Those who knew Davies's music 30 years ago would not have imagined him entering an autumn of song, sentiment and atmosphere. But then, many people found it hard to believe that he would get through all 10 concertos commissioned by Strathclyde Region. Yet this concerto is No 10; and Strathclyde Region has ceased to exist.
There are long, spiritual laments and sonorous, low melodies, accompanied by glittering woodwind and snarling brass. There is a kind of simple drama, with the shriek of high trumpets and occasional military timpani. And continually, the clouds part to reveal pools of soft string harmony that lead to further passionate wind cantilena, set against moody tremolandi and framed by textures that are growling, shadowy, watery.
Davies, in his pre-concert talk, told us he had thought of the giuoco delle coppie from the Bartok work when he conceived his first movement. Certainly, the instruments tend to appear in pairs and groups rather than alone, but it lacks Bartok's systematic tour of the orchestra.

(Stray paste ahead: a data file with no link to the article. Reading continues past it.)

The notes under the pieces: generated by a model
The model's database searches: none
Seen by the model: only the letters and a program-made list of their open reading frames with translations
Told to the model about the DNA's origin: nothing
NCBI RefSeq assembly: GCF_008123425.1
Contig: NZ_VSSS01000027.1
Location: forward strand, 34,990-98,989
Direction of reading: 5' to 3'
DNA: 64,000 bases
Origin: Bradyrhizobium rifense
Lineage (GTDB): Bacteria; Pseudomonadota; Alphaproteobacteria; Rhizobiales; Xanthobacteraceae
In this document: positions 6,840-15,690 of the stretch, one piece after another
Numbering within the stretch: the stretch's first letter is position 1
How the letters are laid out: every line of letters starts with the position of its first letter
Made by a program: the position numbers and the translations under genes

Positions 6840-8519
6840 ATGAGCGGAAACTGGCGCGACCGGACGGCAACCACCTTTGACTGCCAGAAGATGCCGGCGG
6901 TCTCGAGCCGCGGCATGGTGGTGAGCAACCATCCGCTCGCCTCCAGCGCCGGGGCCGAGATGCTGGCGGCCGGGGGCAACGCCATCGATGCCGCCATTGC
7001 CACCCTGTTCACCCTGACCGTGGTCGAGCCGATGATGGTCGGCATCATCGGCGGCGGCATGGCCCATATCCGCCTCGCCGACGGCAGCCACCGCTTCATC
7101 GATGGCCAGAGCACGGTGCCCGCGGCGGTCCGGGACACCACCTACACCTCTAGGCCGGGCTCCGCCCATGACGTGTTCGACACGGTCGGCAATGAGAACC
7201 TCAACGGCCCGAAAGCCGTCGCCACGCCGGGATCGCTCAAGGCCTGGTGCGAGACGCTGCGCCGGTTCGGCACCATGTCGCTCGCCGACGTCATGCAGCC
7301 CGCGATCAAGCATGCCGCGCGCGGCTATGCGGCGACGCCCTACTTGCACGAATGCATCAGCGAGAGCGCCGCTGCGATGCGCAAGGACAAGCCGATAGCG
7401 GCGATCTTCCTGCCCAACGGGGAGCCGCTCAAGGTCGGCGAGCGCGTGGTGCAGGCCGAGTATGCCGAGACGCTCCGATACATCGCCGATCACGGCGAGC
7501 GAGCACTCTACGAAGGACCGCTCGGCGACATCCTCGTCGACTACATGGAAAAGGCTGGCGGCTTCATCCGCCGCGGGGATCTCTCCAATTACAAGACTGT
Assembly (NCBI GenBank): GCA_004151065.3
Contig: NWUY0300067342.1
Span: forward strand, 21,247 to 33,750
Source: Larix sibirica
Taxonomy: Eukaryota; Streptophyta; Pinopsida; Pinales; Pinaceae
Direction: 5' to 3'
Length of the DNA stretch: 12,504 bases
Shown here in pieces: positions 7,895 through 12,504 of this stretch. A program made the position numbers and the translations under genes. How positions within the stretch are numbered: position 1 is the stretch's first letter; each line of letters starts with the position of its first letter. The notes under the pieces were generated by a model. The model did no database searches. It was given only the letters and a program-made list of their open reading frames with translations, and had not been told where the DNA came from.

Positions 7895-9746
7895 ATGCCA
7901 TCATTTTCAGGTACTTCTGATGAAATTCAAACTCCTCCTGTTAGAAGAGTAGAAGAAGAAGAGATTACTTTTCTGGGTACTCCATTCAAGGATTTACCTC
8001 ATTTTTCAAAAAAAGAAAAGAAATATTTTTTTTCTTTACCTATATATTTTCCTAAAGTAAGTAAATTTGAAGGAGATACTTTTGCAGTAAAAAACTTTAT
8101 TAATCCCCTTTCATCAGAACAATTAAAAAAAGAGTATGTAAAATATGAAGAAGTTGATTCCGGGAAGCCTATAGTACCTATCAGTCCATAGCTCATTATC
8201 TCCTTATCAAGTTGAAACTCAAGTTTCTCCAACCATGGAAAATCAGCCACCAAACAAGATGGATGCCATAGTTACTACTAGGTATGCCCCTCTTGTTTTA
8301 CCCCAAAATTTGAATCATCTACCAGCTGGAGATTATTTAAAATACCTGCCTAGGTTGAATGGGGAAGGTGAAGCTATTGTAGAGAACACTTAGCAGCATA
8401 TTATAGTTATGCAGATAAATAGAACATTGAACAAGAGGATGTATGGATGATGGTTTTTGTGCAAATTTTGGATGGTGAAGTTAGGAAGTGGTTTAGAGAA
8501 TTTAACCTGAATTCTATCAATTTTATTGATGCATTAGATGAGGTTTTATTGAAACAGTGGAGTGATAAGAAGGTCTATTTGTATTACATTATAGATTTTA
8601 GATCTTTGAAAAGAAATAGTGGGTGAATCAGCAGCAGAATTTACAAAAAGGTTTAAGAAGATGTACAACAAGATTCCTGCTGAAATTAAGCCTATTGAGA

The second movement, a slow-motion sarabande accompanied by plucked chords in the cellos, with a long, meditative invocation for two flutes and a pastoral cor anglais, may recall Bartok's "interrupted intermezzo". Often there is a glow of rich harmony, as though the music were rediscovering the common chord. It is an elegiac landscape, a kind of sentimental nature music that may also have for its ancestors English composers such as Britten and Elgar.
The finale is in an emotionally lower key. It appears to be a continuous variation on what the composer calls a "silly tune", announced at the start by the piccolo. The skirl of Scotch snaps reminds you of Davies's biggest hit, Orkney Wedding, with Sunrise. But where the earlier Davies might have bathed his Scottish reel melodies in bitter irony, this piece has a childlike pleasure in its own absurdism, rocking and rollicking with healthy good cheer.
And, in case anyone is still unable to believe in the composer's autumnal mood, there is finally a long valedictory passage in which each of the earlier Strathclyde soloists is given a short solo: oboe, cello, trumpet and horn, and so on up to the strange solo group of the ninth concerto (piccolo, contrabassoon, cor anglais). The whole work ends in a whiff of vapour, as though unwilling to close the door on this extraordinary series.
The Scottish Chamber Orchestra played with brio, and the authenticity you would expect: all 10 concertos have been written with them specifically in mind.
Raymond MonelleReuse content